“I can’t answer that but it doesn’t matter who introduces the bill,” Linger said. There is no counterpart bill in the Senate, Linger added.
But Dianna Goodwin, senior adviser to state Sen. Luis Sepulveda, D-32, confirmed Thursday that Sepulveda and state Sen. Jamaal Bailey, D-36, chairman of the Senate Codes Committee, will co-sponsor a companion bill.
Resident Pat Ruck attempted to address the Legislature but was cut off by Linger.
“The Legislature has heard your concerns. We have listened,” Linger said. “We lowered the bed count at the request of many, we implemented new ATI programs. We don’t have the authority to change state laws. That’s outside of our scope.”
Windham businessman Nick Bove said Thursday he was bitterly disappointed in the Legislature’s decision to silence the public.
“The county did 5% of what was needed to get action taken in Albany and the other 95% was by the rest of the room,” Bove said. “They would not allow one person to speak about what’s happening in Albany and how close we are to having an explicit law.”
Getting a response to the county’s letter was impossible, Bove said.
“You have to work with the Assembly and the Senate,” he said.
Deputy Greene County Administrator Warren Hart estimates construction will start the week of June 10, when a Notice to Proceed is submitted to contractors. Greene County Administrator Shaun Groden did not attend Wednesday’s meeting.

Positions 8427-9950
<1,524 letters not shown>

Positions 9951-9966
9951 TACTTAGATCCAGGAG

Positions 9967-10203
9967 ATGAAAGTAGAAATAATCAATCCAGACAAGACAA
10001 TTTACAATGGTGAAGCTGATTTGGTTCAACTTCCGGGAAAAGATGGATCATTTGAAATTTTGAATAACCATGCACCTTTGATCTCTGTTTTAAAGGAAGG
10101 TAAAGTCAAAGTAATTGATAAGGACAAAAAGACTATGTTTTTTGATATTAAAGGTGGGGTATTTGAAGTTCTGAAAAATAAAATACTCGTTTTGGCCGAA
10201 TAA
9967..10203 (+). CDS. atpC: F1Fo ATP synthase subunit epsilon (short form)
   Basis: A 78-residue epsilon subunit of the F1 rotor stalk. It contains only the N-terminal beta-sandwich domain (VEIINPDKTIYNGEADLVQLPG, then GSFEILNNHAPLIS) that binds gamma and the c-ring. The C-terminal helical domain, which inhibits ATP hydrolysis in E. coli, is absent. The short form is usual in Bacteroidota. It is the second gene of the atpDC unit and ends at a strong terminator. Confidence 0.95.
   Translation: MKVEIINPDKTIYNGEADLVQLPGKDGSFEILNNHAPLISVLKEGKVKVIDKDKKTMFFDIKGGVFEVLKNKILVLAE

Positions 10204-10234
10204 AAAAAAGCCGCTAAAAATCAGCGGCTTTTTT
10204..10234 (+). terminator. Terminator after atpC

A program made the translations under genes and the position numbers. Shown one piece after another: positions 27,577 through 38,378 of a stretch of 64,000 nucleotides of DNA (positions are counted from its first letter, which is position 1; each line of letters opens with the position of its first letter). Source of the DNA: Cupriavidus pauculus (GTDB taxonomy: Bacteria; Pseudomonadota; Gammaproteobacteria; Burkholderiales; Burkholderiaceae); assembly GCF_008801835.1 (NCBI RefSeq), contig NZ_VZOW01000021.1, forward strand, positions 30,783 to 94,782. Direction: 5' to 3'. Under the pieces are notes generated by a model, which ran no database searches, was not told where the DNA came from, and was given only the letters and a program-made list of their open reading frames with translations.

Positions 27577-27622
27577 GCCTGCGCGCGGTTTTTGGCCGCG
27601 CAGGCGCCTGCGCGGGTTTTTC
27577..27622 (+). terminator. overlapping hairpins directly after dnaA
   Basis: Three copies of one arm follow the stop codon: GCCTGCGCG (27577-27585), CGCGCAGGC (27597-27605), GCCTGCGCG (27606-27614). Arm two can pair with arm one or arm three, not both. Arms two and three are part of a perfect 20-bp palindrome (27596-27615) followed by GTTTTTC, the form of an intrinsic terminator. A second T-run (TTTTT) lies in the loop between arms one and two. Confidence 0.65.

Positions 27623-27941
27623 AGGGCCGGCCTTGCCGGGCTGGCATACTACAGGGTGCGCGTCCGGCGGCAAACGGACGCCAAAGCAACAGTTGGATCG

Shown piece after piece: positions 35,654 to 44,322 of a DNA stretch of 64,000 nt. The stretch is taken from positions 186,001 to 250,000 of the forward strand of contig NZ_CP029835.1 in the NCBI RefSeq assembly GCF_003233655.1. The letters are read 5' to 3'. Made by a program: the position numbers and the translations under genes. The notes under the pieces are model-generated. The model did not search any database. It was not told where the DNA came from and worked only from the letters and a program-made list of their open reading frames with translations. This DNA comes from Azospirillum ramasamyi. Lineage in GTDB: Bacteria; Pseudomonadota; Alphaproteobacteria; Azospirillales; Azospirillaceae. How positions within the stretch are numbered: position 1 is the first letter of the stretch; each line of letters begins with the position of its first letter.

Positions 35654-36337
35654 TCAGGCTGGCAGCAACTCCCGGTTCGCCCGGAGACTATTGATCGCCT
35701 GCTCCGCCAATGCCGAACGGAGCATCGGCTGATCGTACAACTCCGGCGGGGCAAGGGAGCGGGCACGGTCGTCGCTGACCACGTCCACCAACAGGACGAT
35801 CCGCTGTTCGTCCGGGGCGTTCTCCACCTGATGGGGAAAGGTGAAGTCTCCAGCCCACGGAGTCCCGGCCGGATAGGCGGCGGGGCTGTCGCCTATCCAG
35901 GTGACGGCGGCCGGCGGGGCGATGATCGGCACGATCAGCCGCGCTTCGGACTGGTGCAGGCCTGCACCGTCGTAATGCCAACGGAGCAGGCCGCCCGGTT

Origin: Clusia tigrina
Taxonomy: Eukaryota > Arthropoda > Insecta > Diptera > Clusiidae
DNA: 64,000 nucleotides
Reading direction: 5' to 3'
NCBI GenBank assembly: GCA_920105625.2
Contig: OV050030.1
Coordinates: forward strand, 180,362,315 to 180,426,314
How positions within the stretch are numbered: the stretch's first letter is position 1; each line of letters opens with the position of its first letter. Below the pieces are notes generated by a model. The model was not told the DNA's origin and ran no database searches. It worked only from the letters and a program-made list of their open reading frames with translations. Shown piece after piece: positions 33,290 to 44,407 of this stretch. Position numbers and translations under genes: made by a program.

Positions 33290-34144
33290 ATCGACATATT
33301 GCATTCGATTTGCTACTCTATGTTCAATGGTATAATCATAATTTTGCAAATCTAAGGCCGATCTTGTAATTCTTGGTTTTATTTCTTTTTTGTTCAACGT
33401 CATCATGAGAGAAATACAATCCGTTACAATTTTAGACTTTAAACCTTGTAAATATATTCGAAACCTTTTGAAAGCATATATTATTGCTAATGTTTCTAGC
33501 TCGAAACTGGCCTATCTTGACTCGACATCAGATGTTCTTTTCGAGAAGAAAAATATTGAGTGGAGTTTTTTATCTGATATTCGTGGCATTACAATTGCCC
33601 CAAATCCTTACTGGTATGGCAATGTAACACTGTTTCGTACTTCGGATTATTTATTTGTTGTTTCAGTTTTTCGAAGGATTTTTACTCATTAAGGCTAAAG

The county is awaiting final permits from the Department of Environmental Conservation, Hart said.
Despite verbal DEC approval, written permits have not arrived, he said.
No legislators objected to moving forward, although no formal vote was taken.
Bulich said opposing the Legislature’s wishes would have been in vain.
“I knew I didn’t have the support for a motion to rescind,” Bulich said Thursday. “If I made the motion, it would’ve done no good at all. I was respecting the will of the majority. One person cannot stop a project like this. It’s not how it works.”
Linger adjourned the meeting, but Cassidy Bua, organizer of the anti-jail campaign, started a chant around the room: “County on the brink, pause and rethink!”
Then a group of jail proponents responded with “Build that jail!”
But the confrontation was short-lived as sheriff’s deputies began clearing the room.
Bove vowed he will not give up working for a shared jail. The state legislative session is scheduled to end June 19.
“By June 19, we want to have an explicit law allowing us to do this,” he said. “We want it loud and clear, so it is undeniably clear.”
But Bove is not sure the Legislature will listen.
“Based on what I saw last night, I’m not confident the leadership will do the right thing,” he said Thursday. “If there is a way to derail this disaster, we will do so. Unfortunately, the people in power are hellbent on destroying this county.”
If a law is introduced during the current state legislative session, or a letter from state leadership expresses it will be changed in the next session, there might be hope, Bulich said.
“They may be willing to walk away and pursue a shared jail,” he said.